Implementing a library of behavior buttons across multiple applications
ambassador at fourthworld.com
Tue May 25 14:08:06 EDT 2010
Peter Haworth wrote:
> Thanks for the explanation Richard. This stuff isn't made any easier
> by the fact that there are multiple names available for the same thing
> - behavior=parentScript apparently.
You can safely ignore "parentScript". That was the name that I used
when I first proposed this feature many years ago, having picked it up
from meetings with the SuperCard team years earlier when they were
Rev adopted it for an early beta distribution, but by Beta 2 they had
come up with "behavior" instead, and noted in the ParentScript Notes
that "parentScript" is deprecated; while it's currently accepted as a
synonym for behavior to help a few people who started building big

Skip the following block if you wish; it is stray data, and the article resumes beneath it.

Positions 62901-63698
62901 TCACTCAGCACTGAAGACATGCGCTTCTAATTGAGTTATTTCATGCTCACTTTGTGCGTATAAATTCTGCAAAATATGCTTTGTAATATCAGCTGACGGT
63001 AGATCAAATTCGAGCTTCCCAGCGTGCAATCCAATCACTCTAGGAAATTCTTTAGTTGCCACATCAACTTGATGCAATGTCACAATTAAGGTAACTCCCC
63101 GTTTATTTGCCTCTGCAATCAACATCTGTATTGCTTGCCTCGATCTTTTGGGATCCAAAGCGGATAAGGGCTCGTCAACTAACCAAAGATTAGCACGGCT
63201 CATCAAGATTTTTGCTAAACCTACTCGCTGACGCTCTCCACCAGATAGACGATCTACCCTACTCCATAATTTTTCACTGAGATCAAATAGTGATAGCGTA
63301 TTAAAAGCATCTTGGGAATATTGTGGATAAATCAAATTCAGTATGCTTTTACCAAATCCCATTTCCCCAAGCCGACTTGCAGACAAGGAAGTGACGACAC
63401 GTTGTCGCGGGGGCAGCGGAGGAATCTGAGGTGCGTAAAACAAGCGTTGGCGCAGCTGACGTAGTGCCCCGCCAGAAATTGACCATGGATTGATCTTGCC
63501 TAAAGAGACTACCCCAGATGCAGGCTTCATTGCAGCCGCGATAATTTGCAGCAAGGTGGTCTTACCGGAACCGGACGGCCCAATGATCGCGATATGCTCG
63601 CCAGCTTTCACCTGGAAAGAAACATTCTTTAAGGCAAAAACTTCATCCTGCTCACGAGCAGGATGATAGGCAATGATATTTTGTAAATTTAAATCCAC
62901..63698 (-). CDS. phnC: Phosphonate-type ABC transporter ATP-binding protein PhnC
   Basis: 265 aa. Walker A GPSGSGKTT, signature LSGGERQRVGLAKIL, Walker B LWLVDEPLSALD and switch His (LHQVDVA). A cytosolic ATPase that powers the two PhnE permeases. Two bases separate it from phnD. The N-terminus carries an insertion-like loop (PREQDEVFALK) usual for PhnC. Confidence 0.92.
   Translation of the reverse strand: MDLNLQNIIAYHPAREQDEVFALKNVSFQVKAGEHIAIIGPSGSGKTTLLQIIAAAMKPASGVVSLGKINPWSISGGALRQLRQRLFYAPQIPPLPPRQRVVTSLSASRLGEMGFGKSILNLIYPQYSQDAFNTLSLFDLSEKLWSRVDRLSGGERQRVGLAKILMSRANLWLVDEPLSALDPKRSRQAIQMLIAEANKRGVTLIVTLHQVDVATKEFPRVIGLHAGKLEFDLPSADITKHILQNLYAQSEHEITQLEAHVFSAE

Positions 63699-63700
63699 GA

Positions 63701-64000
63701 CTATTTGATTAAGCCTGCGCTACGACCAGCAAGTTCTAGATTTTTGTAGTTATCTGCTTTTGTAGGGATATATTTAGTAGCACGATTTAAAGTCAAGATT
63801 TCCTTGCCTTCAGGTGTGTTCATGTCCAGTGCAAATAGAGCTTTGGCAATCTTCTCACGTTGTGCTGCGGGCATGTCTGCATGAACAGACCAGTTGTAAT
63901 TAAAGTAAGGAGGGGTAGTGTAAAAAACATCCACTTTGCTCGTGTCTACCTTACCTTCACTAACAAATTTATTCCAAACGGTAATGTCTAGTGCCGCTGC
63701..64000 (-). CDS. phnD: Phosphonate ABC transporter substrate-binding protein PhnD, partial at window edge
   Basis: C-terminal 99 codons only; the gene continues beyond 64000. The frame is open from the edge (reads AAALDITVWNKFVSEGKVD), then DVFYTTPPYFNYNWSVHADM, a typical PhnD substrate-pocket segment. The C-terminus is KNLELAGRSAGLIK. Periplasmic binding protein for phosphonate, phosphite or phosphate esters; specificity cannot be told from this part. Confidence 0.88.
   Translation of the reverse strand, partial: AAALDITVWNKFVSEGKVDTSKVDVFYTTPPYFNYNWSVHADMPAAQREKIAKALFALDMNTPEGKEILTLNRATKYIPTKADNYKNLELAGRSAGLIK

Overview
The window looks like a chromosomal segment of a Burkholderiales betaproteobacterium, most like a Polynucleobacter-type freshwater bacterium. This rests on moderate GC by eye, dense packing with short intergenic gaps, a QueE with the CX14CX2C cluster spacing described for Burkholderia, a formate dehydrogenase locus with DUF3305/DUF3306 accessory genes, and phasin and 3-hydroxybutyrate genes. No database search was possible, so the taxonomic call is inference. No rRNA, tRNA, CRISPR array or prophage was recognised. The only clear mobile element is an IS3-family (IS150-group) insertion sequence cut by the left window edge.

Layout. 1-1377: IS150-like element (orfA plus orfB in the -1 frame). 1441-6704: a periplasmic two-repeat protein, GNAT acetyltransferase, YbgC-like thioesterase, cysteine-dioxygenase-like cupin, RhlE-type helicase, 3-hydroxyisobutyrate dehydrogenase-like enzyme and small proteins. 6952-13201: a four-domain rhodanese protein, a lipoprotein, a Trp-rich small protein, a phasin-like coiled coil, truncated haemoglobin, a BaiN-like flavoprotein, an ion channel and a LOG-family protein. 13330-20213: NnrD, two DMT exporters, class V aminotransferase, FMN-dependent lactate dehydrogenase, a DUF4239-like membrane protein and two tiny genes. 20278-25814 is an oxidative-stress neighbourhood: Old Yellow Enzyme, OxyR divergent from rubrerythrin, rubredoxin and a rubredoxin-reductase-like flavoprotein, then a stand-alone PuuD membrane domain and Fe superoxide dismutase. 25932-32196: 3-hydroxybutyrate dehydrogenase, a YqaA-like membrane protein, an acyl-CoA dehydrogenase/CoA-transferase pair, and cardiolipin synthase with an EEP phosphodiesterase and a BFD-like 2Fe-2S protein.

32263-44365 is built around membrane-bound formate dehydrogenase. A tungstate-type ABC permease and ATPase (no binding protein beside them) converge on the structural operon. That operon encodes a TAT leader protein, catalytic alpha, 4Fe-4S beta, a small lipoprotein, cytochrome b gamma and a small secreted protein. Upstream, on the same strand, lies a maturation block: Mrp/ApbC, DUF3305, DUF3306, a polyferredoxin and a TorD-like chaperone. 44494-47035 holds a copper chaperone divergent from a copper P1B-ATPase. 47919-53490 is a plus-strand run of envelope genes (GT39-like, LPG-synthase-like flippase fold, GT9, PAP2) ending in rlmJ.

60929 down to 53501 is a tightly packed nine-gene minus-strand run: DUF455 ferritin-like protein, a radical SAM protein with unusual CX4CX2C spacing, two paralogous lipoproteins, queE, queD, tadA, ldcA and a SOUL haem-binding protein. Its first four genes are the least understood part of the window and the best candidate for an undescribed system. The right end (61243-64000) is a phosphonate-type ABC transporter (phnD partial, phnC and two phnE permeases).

projects with that early beta, it won't live forever.
> Getting back to Mark's answer and the use of stack files, I see two
> separate places where additional stack files can be specified - the
> stackFiles property of the main Stack (or the equivalent pane in the
> main stack inspector), and the Stacks pane of the Standalone
> Application Settings which gives rise to the question, what is the
> relationship between these two settings? Does one override the other?
> Is stackFiles operative for the development environment only and the
> standalone setting for standalone applications only?
Two different things:
The "Stacks" pane in the SB is used for copying separate stack files
into the file that will become the standalone.
The stackfiles property of a stack is a list which allows the engine to
easily locate stacks which aren't in the stackfile so that you can still
refer to them by just their short name in your scripts.
For example, if you have a stack named "Behaviors" in a stack file named
"Behaviors.rev" in a folder named "Components" which is in the same
folder as your stack file or standalone, you can set the stackfile's
property of your stack to:
...and the engine will then know exactly where to find the stack
whenever your scripts refer to a stack named "Behaviors".
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